- Special Sections
- Public Notices
If there is one thing we believe in, it’s the Golden Rule.
Treat others the way you would like to be treated.
Such a simple decree, but if everyone followed it could you imagine what a wonderful world we would live in?
That’s why we just can’t understand the Shelbyville City Council’s refusal to act on or even publicly discuss the request for a Fairness Ordinance from the Shelby County chapter of Kentuckians for the Commonwealth.
The Shelby chapter showed up to Thursday’s city council meeting with brightly colored tape across their mouths, a display that was intended to draw a parallel to the silence the council has used to approach their proposal.
We just can’t understand why someone would not want to back fairness.
The group is asking for anti-discrimination legislation that would prohibit discrimination in employment, housing and public accommodations based on someone’s actual or perceived sexual orientation or gender identity.
Can you imagine being denied a rental home because someone didn’t like your boyfriend or girlfriend? Or how would you feel about being fired from your job because your boss didn’t care for your lifestyle, which in no way affected your job performance?
We’re not saying you have to agree with the way others choose to live their lives. We’re not saying you have to condone something that may go against your religious beliefs.
Much like the First Amendment, you don’t have to agree with what everyone else is saying you just have to respect his or her right to say it.
All this ordinance would mean is that you would choose to treat someone fairly and not based on their sexual orientation or gender identity, just like you wouldn’t treat someone differently based on their gender, choice of religion or the color of their skin.
While Shelbyville has sat idle – choosing to do nothing – a few other cities have adopted fairness ordinances.
Louisville and Lexington were first, and within the last couple of years towns like Frankfort, Covington, Morehead and little Vicco have been added to the list.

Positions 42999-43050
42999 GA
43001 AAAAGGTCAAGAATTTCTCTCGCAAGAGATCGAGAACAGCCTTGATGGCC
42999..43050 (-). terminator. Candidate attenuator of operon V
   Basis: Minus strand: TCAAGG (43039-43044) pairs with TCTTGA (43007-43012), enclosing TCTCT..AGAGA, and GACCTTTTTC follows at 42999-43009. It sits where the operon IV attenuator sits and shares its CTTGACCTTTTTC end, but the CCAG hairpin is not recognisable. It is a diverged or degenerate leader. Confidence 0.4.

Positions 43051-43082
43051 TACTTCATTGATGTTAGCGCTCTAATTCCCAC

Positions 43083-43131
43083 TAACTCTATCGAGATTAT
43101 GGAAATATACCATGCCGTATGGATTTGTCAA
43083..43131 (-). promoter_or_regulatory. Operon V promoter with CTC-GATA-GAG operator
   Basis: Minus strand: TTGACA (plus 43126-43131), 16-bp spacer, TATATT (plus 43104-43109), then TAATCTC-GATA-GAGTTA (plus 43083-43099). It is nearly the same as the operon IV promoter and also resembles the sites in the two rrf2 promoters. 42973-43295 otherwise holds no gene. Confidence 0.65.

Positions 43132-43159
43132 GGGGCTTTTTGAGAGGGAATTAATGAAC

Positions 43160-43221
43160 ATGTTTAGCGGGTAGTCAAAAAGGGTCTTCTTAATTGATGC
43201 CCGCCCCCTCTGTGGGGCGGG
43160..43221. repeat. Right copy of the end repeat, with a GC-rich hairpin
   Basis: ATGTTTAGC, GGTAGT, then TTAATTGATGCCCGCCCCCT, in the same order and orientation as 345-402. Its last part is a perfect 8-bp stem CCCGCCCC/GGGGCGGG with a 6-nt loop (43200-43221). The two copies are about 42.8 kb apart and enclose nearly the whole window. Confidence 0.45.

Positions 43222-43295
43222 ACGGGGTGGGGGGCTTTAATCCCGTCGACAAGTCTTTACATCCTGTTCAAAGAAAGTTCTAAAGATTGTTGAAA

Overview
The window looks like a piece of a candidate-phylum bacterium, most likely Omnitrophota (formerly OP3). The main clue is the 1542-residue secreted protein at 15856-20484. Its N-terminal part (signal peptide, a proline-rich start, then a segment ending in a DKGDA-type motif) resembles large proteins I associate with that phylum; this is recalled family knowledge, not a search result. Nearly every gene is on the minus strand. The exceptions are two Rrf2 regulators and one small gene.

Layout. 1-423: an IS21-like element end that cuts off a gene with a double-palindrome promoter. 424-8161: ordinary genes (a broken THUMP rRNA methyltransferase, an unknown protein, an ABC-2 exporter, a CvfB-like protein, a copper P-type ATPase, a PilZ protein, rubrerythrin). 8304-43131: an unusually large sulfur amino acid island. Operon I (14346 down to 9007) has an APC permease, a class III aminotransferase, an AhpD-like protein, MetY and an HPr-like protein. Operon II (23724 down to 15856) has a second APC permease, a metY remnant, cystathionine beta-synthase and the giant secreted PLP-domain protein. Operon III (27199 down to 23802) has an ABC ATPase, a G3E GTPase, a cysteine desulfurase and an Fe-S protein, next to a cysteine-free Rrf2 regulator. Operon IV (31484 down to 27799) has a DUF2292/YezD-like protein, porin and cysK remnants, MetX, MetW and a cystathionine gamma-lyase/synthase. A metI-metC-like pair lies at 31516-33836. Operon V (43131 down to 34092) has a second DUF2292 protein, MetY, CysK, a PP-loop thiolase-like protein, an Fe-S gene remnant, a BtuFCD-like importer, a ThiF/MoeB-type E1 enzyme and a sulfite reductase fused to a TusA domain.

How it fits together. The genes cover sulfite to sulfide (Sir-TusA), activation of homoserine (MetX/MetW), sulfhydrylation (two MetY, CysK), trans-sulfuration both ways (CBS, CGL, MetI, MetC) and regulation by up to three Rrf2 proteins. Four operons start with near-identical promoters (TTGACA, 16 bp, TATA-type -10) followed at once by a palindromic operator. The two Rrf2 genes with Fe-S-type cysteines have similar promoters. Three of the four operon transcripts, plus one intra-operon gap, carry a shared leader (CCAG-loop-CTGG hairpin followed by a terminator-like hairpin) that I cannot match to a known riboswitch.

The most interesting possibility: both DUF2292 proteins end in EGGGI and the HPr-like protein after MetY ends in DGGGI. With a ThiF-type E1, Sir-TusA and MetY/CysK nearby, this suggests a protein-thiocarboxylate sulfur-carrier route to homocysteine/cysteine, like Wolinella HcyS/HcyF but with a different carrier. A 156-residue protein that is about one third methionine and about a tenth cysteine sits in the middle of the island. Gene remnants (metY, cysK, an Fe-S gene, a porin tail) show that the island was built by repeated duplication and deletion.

The Pleasureville and Campbellsburg city commissions both had first readings, but neither passed on a second reading – Pleasureville because it could not get a second.
While we can’t really understand the downside to the ordinance, we certainly can’t fathom why it would not be discussed.
We do commend two of our city council members who have made comments on the topic.
Bob Andriot, a Republican, told the group that while he disagreed with their views, he appreciated their “willingness to come here and share your values with us.”
At a separate meeting discussing federal Fair Housing Law, Mike Zoeller, a Democrat, questioned whether or not gay citizens should be added to the Civil Rights Era law that states that the city will ensure equal opportunity in housing for all persons regardless of race, color, religion, sex or national origin.
At that time, Mr. Zoeller asked: “My question is, ‘Did we leave anyone out with this? What about gay people? Could a gay couple be turned down because of this? It notes religion, ethnicity, race and other things, but should we include that? I’m just wondering, because this can be an issue now.”
City Attorney Stephen Gregory noted that sexuality isn’t a federally protected class at this time.
But Mr. Zoeller’s thoughts were progressive, much like those cities that have already adopted fairness ordinances.
The question now is where do the rest of our council members stand on this issue? We still have two more Democrats and two more Republicans that we have yet to hear from. Should we not have a public discussion on this topic so voters know where their representatives stand?
Whether you agree or disagree with a person’s lifestyle doesn’t matter. How you chose to live your life is not for officials to decide. This subject is not going away and pretending to ignore it is not the right way to address the issue.
A few weeks ago, during discussions on the curbside trash and recycling franchise ordinance, Mr. Zoeller again hit home.
He wanted recycling included in the package for city residents because he wanted to stress its importance, and he wanted others to look at Shelbyville “as a progressive city.”
But here is where we disagree.
If we want to be considered “progressive” this is Shelbyville’s chance. Extending an olive branch to those that might be considered different is progressive. Ensuring fairness to all, no matter race, religion, sexual orientation or gender identity is progressive.
Let’s be a welcoming and progressive city.
Let’s treat all others how we would like to be treated – fairly.